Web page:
Sunday, December 14, 2008

On the Ramadan quiz in the Thursday Magazine

A letter written to the Thursday magazine, Times of Oman. Did not elicit any response or acknowledgment though.

Sir / Madam,

Thank You – Thursday Magazine – for running a sequence of quizzes during Ramadhan. It was quite an enjoyable pastime figuring out answers to these. The Times of Oman group has always been at the forefront when it comes to promoting quizzing in Oman, and this series only adds to that.

There were however, a few questions to which the answers provided are incorrect; and a few others where the questions were poorly framed, leading to the answers provided either being incomplete or being only one of the many possible answers. I have no issues with the results (list of winners) of your series. I do, however, have concern with the answers.

Here are some, which I believe, fall in either of the categories mentioned.

Quiz1. Q6. Name of material brought back from the moon? The answer provided is Armkalite. This is clearly incorrect. There is no such thing as Armkalite. The correct answer to this is merely 'Moon Rock'1. A search of the term Armkalite in Google returns only 4 entries. I assume that the quiz setter would have copied this question from one of these sources. Any responder getting the same answer would have happened to chance on the same source.

The term seems to have been a mix up of the word 'Armalcolite'2 (returns 6730 entries in Google search as against the 4 for Armkalite). Armalcolite is a mineral that was first discovered on the moon, and later found on earth as well. This has been named after the three astronauts – ARMstrong, ALdrin & COLlins. The correct answer to your question, as it is framed, is Moon Rock, and not even Armalcolite.

Quiz3. Q10. Cortex & Medulla are parts of which organ? Answer provided is Kidney. A medical practitioner would be able to explain better, but from my understanding of etymology, the cortex and medulla are parts of many organs. The 'cortex' is used to refer to the outermost layer of many organs, and is derived from Latin meaning shell3. Medulla4 similarly refers to the middle of something. Hence while the answer 'Kidney' is correct, it can also be the brain, adrenal gland, ovaries etc.

Quiz3. Q6. Sandwich is named after which British title? Answer given is 'Earl'. The sandwich is not named after the generic title of Earl, but after the 'Earl of Sandwich'5. Or more specifically, the 4th Earl of Sandwich, John Montagu6.

Quiz3. Q8. What is the name of the school in the Harry Potter books? Nothing incorrect with the answer. I am sure all respondents would have given the same as yours – Hogwarts. However the question has been poorly framed. There are a few other schools mentioned in the Harry Potter books. E.g. Smeltings, where Dudley goes, & the St Brutus centre for incurably criminal boys.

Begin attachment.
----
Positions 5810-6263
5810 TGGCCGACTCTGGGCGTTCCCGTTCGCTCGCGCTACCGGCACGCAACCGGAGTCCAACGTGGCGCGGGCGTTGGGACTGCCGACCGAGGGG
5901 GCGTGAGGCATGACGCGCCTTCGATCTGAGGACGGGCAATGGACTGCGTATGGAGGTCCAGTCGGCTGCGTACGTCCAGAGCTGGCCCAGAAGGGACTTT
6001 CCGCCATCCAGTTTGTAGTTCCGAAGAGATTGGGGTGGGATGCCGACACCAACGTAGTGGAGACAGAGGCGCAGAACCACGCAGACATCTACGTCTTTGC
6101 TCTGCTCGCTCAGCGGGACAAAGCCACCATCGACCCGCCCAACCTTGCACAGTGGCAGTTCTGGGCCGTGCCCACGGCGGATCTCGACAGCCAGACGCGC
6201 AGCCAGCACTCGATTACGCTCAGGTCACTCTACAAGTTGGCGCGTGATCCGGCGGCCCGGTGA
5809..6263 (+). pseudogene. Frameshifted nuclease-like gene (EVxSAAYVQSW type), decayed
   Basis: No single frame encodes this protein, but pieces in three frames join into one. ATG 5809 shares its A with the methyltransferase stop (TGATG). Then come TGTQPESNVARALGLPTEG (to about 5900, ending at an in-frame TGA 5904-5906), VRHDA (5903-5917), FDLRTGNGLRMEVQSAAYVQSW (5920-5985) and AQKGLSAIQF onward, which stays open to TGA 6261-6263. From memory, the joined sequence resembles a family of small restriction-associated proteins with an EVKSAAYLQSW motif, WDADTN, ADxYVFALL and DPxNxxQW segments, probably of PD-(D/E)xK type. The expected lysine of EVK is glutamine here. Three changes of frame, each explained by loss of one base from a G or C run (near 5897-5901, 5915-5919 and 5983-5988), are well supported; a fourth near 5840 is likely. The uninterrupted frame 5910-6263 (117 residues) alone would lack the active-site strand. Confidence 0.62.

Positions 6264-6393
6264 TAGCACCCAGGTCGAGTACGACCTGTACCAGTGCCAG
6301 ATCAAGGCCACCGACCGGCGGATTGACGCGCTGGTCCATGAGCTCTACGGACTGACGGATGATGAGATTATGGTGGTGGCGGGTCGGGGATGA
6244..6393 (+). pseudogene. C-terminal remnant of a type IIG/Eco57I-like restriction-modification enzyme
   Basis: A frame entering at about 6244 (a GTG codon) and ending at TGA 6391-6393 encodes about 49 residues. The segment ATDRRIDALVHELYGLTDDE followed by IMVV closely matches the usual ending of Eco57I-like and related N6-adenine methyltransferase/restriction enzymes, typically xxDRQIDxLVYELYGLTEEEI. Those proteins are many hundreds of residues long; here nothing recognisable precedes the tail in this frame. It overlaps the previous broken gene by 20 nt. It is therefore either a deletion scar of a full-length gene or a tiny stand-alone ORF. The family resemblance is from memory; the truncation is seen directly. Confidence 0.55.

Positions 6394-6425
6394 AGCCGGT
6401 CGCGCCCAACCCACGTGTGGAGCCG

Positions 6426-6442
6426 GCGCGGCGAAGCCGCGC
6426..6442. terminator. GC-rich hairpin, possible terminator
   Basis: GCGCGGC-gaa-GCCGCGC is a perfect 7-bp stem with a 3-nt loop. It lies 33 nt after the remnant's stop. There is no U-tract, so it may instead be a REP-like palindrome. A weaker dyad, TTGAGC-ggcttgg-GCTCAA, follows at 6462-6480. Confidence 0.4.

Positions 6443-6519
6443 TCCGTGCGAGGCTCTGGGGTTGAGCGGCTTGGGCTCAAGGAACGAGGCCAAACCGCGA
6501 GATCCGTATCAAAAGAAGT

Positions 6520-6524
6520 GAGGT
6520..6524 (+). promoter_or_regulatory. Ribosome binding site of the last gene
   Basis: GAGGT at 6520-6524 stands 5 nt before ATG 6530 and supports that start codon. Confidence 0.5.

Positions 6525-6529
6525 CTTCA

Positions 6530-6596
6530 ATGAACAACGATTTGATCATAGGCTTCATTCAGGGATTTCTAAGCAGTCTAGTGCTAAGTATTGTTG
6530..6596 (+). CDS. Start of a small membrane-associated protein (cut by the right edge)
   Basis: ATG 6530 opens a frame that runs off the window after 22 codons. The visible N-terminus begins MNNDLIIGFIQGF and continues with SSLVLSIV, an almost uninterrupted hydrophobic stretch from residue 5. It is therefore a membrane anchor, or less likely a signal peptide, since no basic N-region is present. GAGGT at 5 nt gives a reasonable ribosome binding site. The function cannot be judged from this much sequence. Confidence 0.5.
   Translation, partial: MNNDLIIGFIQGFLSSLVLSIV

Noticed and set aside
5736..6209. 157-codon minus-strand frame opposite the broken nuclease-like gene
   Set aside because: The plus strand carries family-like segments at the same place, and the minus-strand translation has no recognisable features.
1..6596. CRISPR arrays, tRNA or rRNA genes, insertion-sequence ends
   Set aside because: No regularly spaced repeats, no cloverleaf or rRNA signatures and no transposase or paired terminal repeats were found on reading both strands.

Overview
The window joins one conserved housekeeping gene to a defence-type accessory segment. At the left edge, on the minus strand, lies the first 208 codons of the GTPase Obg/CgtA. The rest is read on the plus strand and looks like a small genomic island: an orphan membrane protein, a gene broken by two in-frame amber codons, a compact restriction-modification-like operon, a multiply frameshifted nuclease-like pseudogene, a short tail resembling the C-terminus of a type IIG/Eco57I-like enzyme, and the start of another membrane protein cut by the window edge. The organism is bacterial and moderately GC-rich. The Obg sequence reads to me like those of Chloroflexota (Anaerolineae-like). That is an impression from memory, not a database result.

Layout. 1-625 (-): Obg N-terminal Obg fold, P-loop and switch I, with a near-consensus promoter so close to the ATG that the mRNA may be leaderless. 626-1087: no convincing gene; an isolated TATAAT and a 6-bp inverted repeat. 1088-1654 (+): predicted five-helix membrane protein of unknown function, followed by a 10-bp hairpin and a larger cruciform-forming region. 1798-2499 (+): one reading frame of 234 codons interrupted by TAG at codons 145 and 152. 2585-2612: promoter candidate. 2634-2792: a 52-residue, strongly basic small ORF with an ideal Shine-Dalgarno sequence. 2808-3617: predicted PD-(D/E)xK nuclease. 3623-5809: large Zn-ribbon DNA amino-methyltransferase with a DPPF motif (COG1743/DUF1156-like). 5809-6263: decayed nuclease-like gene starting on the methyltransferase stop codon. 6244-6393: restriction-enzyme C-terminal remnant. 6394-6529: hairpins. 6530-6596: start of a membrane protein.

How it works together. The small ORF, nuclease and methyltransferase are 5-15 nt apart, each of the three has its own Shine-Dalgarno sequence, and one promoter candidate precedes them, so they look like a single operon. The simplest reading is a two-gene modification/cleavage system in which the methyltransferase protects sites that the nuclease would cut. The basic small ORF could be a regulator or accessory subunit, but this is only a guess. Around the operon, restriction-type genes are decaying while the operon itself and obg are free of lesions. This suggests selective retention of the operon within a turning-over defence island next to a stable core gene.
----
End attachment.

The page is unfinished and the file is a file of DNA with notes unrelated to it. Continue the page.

Quiz4. Q7. Who invented the rocking chair? Answer given is Benjamin Franklin. This is an urban legend. Rocking chairs have been around long before Franklin7.

Quiz4. Q8. Poem written to celebrate a wedding called? Answer given is Epithalamium. This could be right going by some sources. However by strict definition, an epithalamium8 (or epithalamion) is a poem written to honour the bride and groom. A poem written to celebrate a wedding per se is a prothalamion9.

Quiz2. Q4. What relation to me is my father-in-law's only daughter's mother-in-law? Answer given is 'Mother'. This is correct if 'me' in the question is a male, but not so in the case of a female respondent.

Quiz4. Q4. Name the country with the highest per capita chocolate consumption. Answer given is Switzerland. This answer is probably right. However, I have seen many conflicting data on this, some proclaiming Switzerland as having the highest per capita consumption (including an article in Times of Oman dt 30 Oct 08), while others attribute this honour to Ireland, Denmark and Belgium. Do you have any authoritative source on this?

My understanding is that while Switzerland has the highest per capita sales of chocolate, it need not necessarily have the same position in consumption. A large portion of chocolates sold in Switzerland are to tourists who take them out of the country11. Hence it is not consumed in Switzerland. And no clear studies exist that accurately measure consumption.

People have various pet peeves. One of mine is, folks(particularly quiz setters) getting facts wrong. I too have erred many times when setting questions. And the professionals too are not immune to this. E.g., Pickbrain, arguably the most popular quiz conductor in Oman today, has twice in the past three years asked the question, "What is Nintendo's successor to the GameCube called?" The answer given was "Revolution." This may have been correct prior to 2006. But this name was changed prior to launch, and today the correct answer to this question is "Wii".10

The public tends to believe everything they read in print, be it news journals or books. They are not so gullible to other sources of information, such as the internet, television or hearsay from friends and acquaintances. I have had the occasional experience where, when I have challenged someone over some statement, they claim what they say is true because they have read so in the newspaper. Hence, I feel, it is even more important for the print media to get their facts right; to maintain their credibility.

I do not have any desire of having this published, and hence have not troubled to fit within any specified word limit. My main intention is to address the quiz setter (again appreciate his/her efforts). If my observations are incorrect, could they please respond to me with authoritative sources? If not, would you please care to publish a corrigendum?


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